The U.S. Department of Agriculture (USDA) announced on Friday that it is expanding its coronavirus relief program for farmers—and this time around, hemp cultivators are eligible for benefits.
In May, USDA said it would be making $19 billion available for agriculture producers to assist them amid the pandemic. But it excluded hemp and several other crops, stating that they don’t qualify because they didn’t experience a five percent or greater price decline from January to April. Industry stakeholders contested that point, arguing that there’s insufficient data to establish that given how young the newly legal market is. They said they were suffering just like other sectors.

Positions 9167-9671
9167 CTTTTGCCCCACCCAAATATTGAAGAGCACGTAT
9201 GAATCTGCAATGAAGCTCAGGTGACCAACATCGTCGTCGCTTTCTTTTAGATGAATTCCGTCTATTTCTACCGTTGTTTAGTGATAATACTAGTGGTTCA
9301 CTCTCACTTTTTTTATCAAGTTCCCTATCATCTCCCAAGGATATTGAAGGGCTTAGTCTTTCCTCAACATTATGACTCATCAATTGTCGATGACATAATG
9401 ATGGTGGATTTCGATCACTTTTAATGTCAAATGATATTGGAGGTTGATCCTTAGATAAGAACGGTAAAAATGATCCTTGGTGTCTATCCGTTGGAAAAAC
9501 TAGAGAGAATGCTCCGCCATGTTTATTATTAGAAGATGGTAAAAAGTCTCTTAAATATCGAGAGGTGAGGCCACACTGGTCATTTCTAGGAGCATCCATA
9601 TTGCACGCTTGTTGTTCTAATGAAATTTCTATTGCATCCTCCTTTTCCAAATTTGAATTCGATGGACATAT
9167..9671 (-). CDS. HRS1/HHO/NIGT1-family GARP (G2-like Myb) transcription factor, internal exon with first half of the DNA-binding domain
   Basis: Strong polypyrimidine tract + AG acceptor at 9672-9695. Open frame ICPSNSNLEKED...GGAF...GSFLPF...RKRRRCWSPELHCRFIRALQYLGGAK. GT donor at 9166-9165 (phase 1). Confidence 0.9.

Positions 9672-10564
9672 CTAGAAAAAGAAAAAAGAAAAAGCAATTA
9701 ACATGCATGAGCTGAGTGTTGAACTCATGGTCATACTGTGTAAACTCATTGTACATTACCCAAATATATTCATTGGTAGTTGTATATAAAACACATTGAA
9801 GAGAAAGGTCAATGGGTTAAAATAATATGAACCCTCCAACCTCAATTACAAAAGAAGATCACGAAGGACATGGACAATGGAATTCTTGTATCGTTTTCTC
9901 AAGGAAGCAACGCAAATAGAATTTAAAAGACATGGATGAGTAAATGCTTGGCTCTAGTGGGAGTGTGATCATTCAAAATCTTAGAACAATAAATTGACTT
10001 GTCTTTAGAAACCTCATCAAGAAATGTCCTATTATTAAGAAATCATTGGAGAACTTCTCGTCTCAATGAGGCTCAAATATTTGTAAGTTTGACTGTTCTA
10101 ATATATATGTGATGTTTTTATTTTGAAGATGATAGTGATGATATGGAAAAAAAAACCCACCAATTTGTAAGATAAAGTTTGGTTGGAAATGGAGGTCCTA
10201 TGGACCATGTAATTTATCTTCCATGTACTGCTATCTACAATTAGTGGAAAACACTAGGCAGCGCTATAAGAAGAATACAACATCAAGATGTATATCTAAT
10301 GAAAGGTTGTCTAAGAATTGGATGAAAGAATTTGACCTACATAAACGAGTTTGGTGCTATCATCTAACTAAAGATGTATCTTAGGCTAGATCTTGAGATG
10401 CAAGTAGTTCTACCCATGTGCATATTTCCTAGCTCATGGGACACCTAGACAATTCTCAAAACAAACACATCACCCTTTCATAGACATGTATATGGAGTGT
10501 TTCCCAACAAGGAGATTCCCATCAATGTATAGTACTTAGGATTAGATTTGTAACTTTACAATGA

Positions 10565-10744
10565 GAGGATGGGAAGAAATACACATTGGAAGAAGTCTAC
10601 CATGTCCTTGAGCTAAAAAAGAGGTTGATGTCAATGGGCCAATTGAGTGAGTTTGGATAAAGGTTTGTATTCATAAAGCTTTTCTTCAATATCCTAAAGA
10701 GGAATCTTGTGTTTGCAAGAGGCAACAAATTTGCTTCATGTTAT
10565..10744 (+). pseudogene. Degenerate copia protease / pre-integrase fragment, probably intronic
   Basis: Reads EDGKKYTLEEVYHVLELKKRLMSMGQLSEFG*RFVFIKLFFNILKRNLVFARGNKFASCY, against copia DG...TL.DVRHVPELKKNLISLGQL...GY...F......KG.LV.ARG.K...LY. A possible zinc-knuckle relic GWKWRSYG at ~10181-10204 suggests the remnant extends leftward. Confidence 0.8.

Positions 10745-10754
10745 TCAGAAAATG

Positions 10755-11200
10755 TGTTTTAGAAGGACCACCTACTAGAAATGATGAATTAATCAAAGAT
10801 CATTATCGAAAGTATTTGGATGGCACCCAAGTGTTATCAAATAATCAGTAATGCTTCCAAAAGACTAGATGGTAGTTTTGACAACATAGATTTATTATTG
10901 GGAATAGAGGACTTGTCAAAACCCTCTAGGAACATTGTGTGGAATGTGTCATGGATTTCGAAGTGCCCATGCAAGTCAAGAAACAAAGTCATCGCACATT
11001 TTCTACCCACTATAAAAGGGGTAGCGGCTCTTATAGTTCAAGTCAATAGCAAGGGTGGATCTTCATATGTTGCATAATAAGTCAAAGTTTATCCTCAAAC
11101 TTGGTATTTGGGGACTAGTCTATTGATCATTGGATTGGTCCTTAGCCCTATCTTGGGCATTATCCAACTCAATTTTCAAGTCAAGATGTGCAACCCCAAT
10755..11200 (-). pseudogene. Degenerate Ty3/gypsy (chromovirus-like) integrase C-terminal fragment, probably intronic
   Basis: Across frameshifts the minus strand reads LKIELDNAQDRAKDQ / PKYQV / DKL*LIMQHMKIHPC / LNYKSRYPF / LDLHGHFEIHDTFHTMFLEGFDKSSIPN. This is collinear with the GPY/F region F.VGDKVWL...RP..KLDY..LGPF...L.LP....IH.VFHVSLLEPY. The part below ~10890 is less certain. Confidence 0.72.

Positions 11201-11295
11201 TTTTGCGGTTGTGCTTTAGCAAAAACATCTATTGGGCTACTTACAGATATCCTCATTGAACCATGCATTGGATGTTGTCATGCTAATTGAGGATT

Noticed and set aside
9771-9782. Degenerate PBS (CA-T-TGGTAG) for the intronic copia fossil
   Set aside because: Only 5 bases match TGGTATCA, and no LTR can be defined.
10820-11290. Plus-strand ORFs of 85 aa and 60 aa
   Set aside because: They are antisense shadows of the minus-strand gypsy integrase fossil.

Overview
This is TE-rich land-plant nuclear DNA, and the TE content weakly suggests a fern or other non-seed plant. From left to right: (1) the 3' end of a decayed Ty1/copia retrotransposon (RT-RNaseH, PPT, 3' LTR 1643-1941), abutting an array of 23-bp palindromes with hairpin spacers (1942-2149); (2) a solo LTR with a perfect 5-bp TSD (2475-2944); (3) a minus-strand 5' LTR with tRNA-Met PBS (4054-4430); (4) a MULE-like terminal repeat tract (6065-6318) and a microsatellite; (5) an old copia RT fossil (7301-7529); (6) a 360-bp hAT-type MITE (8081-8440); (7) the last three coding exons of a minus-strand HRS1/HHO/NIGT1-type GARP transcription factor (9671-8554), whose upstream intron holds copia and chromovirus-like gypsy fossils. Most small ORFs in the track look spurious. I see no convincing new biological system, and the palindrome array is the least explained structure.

It seems the department got that message and chose to accommodate the industry. A new round of funding through USDA’s Coronavirus Food Assistance Program (CFAP) includes a payment category for “flat-rate crops” that lists hemp as eligible.
“Crops that either do not meet the 5-percent price decline trigger or do not have data available to calculate a price change will have payments calculated based on eligible 2020 acres multiplied by $15 per acre,” USDA said in a notice. “These crops include alfalfa, extra long staple (ELS) cotton, oats, peanuts, rice, hemp, millet, mustard, safflower, sesame, triticale, rapeseed, and several others.”
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